The restaurant has a couple of dining areas, and they’ve got a pool table, foosball table, and pinball machines. The service was quick, and the food delicious.

Hazel Hill Chocolate (724 S. Kansas Avenue. Open 10am to 7pm. Closed Mondays).

Handmade in small batches on-site, the chocolate treats here are incredible. You can get just one, with truffles costing $2.25, or you can stock up and get them by the box.

Moburt’s (820 S. Kansas Avenue. Open 10am to 6pm. Closed Sundays).

For your own cooking, you can add the gourmet touch with an impressively large range of salts, sugars, and spices — espresso sugar, wild blueberry sugar, Hawaiian black sea salt, gingered Thai sea salt, ground Vietnamese cinnamon, pretty much anything you can think of and many you wouldn’t have thought of before. The staff are great at advising for the best pairings.

Play

Brown v. Board of Education National Historic Site (1515 SE Monroe Street. Open 9am to 5pm daily).

It’s a trailhead for the Landon Nature Trail, and it’s also the place to learn about the historic desegregation decision made in 1954 that helped change schools in America for the better with indoor and outdoor exhibits.

Kansas Children’s Discovery Center (4400 SW 10th Ave. Closed Monday, open 10am to 5pm Tuesday to Saturday, open 1pm to 5pm Sunday. Kids and adults $7.75, seniors $6.75, and under 12 months, free).

In the southwest corner of Gage Park, also home to the Topeka Zoo, is the Kansas Children’s Discovery Center filled with interactive exhibits. The outdoor classroom area has a zipline, music garden, treehouse and more. Inside, there is an art play space, puzzle garden, science gallery, and more with activities for babies, toddlers, and elementary school age kids.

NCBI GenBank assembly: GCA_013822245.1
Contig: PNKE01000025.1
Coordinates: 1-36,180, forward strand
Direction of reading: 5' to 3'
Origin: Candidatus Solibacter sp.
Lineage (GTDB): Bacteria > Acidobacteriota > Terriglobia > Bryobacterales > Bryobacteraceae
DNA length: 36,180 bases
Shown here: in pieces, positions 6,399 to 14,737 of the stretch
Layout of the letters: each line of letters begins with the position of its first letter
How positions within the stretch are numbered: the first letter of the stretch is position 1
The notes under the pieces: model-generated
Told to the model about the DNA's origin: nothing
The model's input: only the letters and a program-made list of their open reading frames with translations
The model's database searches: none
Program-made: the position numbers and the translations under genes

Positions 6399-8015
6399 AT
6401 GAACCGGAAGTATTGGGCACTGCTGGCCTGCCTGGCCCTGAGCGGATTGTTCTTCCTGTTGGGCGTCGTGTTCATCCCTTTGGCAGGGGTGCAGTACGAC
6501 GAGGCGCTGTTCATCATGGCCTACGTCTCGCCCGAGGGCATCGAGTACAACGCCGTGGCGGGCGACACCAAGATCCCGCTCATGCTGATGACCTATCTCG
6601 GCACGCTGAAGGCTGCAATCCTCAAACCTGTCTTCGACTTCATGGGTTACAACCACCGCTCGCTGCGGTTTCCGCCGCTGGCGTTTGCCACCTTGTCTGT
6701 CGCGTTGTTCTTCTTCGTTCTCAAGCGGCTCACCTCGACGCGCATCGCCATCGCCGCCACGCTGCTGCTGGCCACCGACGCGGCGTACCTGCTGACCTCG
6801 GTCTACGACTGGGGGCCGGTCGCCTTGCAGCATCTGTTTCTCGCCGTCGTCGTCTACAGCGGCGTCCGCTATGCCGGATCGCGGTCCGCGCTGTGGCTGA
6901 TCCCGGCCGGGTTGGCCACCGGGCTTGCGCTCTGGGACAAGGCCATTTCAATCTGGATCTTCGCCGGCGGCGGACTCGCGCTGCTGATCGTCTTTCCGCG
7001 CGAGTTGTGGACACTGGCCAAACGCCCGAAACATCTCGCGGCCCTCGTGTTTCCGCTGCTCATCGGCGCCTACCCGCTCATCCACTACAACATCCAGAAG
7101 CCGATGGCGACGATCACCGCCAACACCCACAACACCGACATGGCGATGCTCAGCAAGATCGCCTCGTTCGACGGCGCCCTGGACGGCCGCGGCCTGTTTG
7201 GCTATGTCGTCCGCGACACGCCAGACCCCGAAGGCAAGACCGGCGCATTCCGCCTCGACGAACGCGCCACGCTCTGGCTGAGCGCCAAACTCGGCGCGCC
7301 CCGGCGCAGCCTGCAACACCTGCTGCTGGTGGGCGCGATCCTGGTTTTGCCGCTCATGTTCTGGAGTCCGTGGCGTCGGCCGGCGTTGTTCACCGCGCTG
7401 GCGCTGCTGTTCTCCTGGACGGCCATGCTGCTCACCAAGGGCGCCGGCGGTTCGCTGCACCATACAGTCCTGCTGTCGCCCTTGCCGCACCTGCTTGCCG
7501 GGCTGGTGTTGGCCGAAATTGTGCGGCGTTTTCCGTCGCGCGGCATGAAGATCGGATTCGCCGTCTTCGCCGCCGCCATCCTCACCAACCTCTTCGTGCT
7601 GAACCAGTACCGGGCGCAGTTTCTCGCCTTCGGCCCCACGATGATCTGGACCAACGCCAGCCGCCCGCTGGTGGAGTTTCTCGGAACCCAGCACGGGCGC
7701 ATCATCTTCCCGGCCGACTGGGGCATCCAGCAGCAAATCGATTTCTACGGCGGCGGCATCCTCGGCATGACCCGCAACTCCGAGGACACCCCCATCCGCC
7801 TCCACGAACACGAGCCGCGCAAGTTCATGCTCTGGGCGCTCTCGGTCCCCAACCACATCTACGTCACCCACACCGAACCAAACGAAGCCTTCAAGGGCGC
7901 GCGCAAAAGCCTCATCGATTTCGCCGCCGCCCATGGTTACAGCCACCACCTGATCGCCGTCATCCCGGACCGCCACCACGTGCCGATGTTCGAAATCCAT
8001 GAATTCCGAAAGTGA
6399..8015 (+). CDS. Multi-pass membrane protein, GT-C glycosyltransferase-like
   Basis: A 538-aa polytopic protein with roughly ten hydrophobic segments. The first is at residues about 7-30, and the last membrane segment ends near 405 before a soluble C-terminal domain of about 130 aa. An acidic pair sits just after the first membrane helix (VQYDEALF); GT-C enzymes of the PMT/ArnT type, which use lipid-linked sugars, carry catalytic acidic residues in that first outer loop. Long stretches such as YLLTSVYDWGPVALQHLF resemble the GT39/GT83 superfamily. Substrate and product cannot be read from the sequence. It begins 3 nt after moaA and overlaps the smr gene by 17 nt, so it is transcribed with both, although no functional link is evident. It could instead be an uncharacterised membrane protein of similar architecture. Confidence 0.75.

NOTO Arts District (800 and 900 Block of North Kansas Avenue. Keep in mind that many of the shops are closed on Mondays and/or Tuesdays).

The best time to visit is for the First Friday Artwalk, but if you can’t make it then, there’s still plenty to see. A mix of artist studios, antique stores, boutiques and a handful of cafes.

See that statue on top? You can climb practically all the way to it!

Capitol Dome Tour (300 SW 10th Street. Tours are free and run Monday through Friday: 9:15, 10:15, 11:15 a.m., 12:15, 1:15, 2:15, 3:15 p.m. Saturday: 10:15, and 11:15 am., 12:15, 1:15, 2:15, and 3:15 pm. Keep in mind, if it’s too hot, tours will be cancelled).

296 steps and you’ll be at the top of the nation’s only state capitol dome where you can walk outside. The tour starts with checking out some of the capitol building’s many murals, and then you head behind the scenes and up, up, up.

It’s a bit intense if you’re scared of heights, but there are protective railings and a tour guide to put you at ease. And the views from the top, especially on a clear day, are impressive You can also turn back at any point. Read more about it here.